British Foreign Secretary Boris Johnson’s announcement of deploying the newest aircraft carriers, HMS Queen Elizabeth and HMS Prince of Wales, to the South China Sea when they become operational in 2020 makes even less sense. The UK is no longer a world power, and the sea  is thousands of kilometers from its own shores. Besides, China is not blocking any country from mounting FNOPs in those waters, as long as they do not deliberately provoke it by sailing within the 12-mile exclusive economic zone.

What’s more, Britain needs and wants Chinese investment to spur economic growth after it leaves the European Union. Prime Minister Theresa May has reiterated the UK’s desire to forge a “golden era” of relations with China. She approves of the previous David Cameron government’s decisions to allow China to build (along with France) a nuclear power plant and a high-speed railway.

Australia, the United States and Britain are getting their wish: The perceived “China threat” has become a reality.

Self-fulfilling prophecy

It appears the “China threat” rhetoric is increasingly becoming a reality, in that it is forming closer economic and military relations with Russia, reforming the military to improve combat effectiveness, and increasing spending on the development and acquisition of advanced weaponry.

Russia, another country that the US liberal and neoconservative crowd have targeted as a threat, is inching toward an entente with China, albeit an informal one. Accusing Russia of destabilizing Ukraine, annexing Crimea, threatening other nations along its border, and meddling in its presidential election, the US House of Representatives and Senate recently passed new sanctions against Moscow.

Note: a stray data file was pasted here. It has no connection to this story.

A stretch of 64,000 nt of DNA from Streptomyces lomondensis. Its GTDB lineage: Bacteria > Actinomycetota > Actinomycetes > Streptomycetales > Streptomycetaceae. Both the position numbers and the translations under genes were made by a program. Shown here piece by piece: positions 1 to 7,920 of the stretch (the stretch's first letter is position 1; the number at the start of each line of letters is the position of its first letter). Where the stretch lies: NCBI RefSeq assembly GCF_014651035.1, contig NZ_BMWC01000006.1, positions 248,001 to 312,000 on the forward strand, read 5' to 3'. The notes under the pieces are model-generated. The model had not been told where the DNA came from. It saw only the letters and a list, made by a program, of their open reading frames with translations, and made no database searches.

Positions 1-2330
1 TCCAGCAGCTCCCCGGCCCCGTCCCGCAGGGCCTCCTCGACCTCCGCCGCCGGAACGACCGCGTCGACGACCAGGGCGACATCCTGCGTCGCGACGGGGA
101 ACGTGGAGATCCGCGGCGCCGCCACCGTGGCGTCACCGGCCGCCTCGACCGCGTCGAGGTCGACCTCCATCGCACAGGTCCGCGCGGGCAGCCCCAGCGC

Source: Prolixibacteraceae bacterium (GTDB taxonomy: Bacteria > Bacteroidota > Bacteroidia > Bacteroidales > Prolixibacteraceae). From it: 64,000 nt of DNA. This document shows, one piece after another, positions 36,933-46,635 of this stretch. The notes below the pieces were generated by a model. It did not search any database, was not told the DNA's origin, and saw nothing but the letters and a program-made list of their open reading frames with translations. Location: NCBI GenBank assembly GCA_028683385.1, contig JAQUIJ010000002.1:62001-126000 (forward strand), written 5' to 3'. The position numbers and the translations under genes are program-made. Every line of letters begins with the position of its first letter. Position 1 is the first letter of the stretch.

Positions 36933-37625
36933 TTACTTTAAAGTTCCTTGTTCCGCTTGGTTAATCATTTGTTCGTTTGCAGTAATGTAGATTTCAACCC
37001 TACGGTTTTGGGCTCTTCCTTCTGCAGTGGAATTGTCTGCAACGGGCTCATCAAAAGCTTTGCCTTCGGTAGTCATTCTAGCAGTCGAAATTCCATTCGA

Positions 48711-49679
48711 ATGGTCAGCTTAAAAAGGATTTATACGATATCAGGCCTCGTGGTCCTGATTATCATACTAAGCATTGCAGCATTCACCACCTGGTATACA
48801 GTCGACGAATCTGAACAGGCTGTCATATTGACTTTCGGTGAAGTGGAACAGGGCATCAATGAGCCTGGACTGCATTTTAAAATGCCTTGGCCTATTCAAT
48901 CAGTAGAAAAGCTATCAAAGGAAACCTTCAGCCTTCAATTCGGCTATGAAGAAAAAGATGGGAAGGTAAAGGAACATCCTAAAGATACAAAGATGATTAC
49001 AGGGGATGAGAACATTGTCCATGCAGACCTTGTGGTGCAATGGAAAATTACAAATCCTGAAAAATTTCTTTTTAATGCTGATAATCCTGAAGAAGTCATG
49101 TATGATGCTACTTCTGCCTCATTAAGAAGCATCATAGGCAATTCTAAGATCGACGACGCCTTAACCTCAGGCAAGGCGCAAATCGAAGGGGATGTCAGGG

In response to America’s ongoing anti-Russia stance, Moscow is holding more frequent military exercises and enhancing weapons research-and-development activities with China. Their combined weapons stockpile would pose a serious threat to the US and its allies.

Judging from the the quantities and varieties of military hardware displayed at the People’s Liberation Army parade this Tuesday, China’s huge spending on national defense, largely driven by the US bombing of its embassy in Serbia, president Bill Clinton sending two aircraft-carrier battle groups to the Taiwan Strait, and Desert Storm in the 1990s seems to have paid off. In addition to stealth jet fighters, tanks and missiles, new warships and cyber-warfare equipment are coming on stream at rapid rates.

The irony of the US, Britain and Australia making China the enemy is that it will neither deter China’s rise nor improve the three countries’ economic and security positions. The opposite may be true.

Slippery slope

To counter increasing Chinese military prowess, the US and its allies will have to increase spending on national defense, culminating in inefficiently allocating if not wasting scarce resources. Less money will be available for economic-enhancement and social programs, which could result in a less healthy and more poorly educated labor force.

Lower labor productivity could erode competitiveness in the US and its allies’ economies. What’s more, their economies are already “drowning in a sea of debt” (perhaps with the exception of Australia). Increasing spending on national defense can only increase their debt burden, eroding fiscal effectiveness and economic recovery.

Thanks to missile technology, a war with China would not guarantee that it would not be fought on US, Australian and UK soil as well as China’s. Risking a nuclear holocaust just to “keep China in its place” or maintain Anglo-American dominance is beyond reason.

China’s major “crime” is that it is communist and succeeds beyond the West’s dreams (perhaps its own as well) in the economic and geopolitical spheres. It is not threatening the US, Australia, UK or any of their allies. But China is determined to “do it my way”, to quote Frank Sinatra.

Taking the argument to its logical conclusion, the US (and allies) may not want a war with China, but only to increase the financial position of its military-industrial complex. As has been noted in the past, it is more profitable to sell arms to allies than to send soldiers. Might that be the real driver behind the “China threat” theory?